perfectly with any of your holiday menus and above and beyond serving these is a
super cool look inside we could actually slice these open and use them for a
seasonal slider like maybe a citrus infused pork and fennel sausage or maybe
a little dry cranberry studded turkey burger that
would be cool oh and in related news I may have just coined the term seasonal
slider but anyway whether use these to make gorgeous little sandwiches or just
as a good old-fashioned delicious tea and gorgeous to look at dinner Oh either
way I really do hope you give these a try soon so head over to food wishes
dot-com for all the ingredient amounts of more pho as usual and as always enjoy you

100 thoughts on “Pumpkin-Shaped Dinner Rolls – Food Wishes”

  1. We are looking forward to our teen daughter making Thanksgiving dinner (again) using your recipes! This beautiful dinner roll recipe will be added! 💕You are an inspiration to her! Thank you.

  2. These look so cute! Im definitely making them this thanksgiving! Itll be the first one i host ☺️

  3. would be easier to take some butter and just glue the stem on top. would like to see a recipe on Jack Be Little pumpkins that fit in your hand or Red Kuri squash since I grew both in my backyard.

  4. Very nice but I might tinker with this to try & make a sweet version of this. Kinda like a sweet sticky roll that looks like a pumpkin. 🎃

  5. Thank you Chef John I subscribed long ago and "like" all your videos incl this one. Here it is w squash for a twist. https://www.youtube.com/watch?v=WlVWZbOUXIs

  6. "Remember to buckle your pumpkin up or she may become a squash…. "

    Larry the crash test dummy 199something

  7. you are the nick kroll of your pumpkin roll… terrible…. everything nicks ever done… terrible

  8. Oh my gosh they are so adorable 😍😍 I absolutely love these. We aren’t in the fall season here in Australia but I’d make those anytime of the year

  9. You should post a bread bowl recipe so we can use these (or bigger versions >:) ) for a full meal, Maybe it could be called like "Vegetable Cauldron"

  10. Is it cheating if I make these with pizza dough and garlic butter, and tuck a meatball and a little marinara inside? I so want Pizza Pumpkins to be a thing…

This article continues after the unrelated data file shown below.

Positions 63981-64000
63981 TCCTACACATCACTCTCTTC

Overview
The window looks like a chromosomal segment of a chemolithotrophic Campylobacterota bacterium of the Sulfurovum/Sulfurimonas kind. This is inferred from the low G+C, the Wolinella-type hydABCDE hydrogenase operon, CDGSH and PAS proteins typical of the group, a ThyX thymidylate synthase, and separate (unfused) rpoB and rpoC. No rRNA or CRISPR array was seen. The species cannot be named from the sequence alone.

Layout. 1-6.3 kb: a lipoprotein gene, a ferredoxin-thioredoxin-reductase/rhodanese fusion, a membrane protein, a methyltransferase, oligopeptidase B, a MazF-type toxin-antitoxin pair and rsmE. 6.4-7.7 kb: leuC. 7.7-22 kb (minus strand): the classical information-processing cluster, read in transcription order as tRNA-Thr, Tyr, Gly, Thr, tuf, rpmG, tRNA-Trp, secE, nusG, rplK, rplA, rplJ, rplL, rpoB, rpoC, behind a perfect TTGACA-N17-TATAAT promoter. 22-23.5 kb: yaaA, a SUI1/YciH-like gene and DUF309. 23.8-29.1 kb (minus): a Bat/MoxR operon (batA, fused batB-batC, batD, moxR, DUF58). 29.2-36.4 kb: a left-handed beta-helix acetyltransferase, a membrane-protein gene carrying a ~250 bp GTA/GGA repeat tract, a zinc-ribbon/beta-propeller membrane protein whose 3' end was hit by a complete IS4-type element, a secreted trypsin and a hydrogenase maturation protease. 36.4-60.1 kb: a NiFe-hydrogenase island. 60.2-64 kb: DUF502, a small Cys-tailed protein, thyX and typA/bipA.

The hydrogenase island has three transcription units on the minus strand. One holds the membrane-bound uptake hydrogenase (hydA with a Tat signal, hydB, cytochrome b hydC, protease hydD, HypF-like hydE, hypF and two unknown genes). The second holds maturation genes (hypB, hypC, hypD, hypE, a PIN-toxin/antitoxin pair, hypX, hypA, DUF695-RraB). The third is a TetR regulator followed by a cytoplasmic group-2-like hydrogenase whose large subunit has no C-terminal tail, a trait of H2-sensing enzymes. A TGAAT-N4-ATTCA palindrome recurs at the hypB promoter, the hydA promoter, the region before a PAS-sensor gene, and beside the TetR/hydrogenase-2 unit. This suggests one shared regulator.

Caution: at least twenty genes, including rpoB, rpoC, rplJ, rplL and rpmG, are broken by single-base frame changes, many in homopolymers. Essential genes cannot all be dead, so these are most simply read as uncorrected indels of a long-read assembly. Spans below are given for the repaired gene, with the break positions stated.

11. Now when I serve my kids I sing to them "and as always enjoy" they think I fell off my rocker lolI

  12. They look great! I can't imagine having to make two dozen… Fortunately, my sister in law is responsible for the holiday breads. Maybe I'll forward her this video and send her over the edge.

  13. sorry, this is completely unrelated to the video, but does anyone else picture chef john as the person in his profile pic? or is that just me?

  14. Okay okay okay.. am I the only one who’s going to admit these are a great idea but ain’t gonna do all that work for 30 ppl? Or more…. um um NOPE🤣🙄😁

  15. Thank you chef John for sharing your beautiful creation. I am going to make a lot of them for my Thanksgiving this weekend

  16. After listening to chef John for a long a time I can now speak like him and I have to say that my wife is pissed 😂

  17. Omgosh these are so cute !! Iove to make things like this for holidays. I'm in love ❤️😍

  18. 5:55 so… do not put the knot on the top?

    And what’s a shibari?

    You know, since you’re cutting a hole in the top for the stems, why not create a mint/basil + ricotta/goat cheese filling to pipe into them?

  19. You miraculous bastard! I mean you are after all the pied Piper, of what you put in your holiday slider. Anyway, you're pretty much the greatest Chef John

  20. After all, you are the country bumpkin of how you make your dinner rolls that look like a pumpkin.

  21. Love them
    But I wonder if I can cheat and use canned…I'll play with them and let you know..
    I just don't know if I could actually make these…I failed Homemec in high school I was more I to sports and boys back then and that was some time ago…I'm now
    Starting to have Intrest cooking…..You channel gives me
    Ideas and courage to try .
    Thanks for make it look easy and Oh soo good ❣

  22. Sure, it's a lot of work for a roll, but imagine this served at a fall wedding. If that doesn't wow your guests . . . .
    Of course we could also call these Shibari Rolls!

  23. I might actually do this for Thanksgiving. I'm actually not in charge of the turkey this year, so I would have the time for this. You also make it look easy. As always!

    Sidenote, I appreciate that you say "preferably" when specifying an ingredient, i.e. grassfed butter. I always have to roll my eyes so hard when I watch/read a recipe that like, add "organic-homemade-low-sodium chicken stock" etc…like those aspects are necessary to the recipe. 😂😂😂

Comments are closed.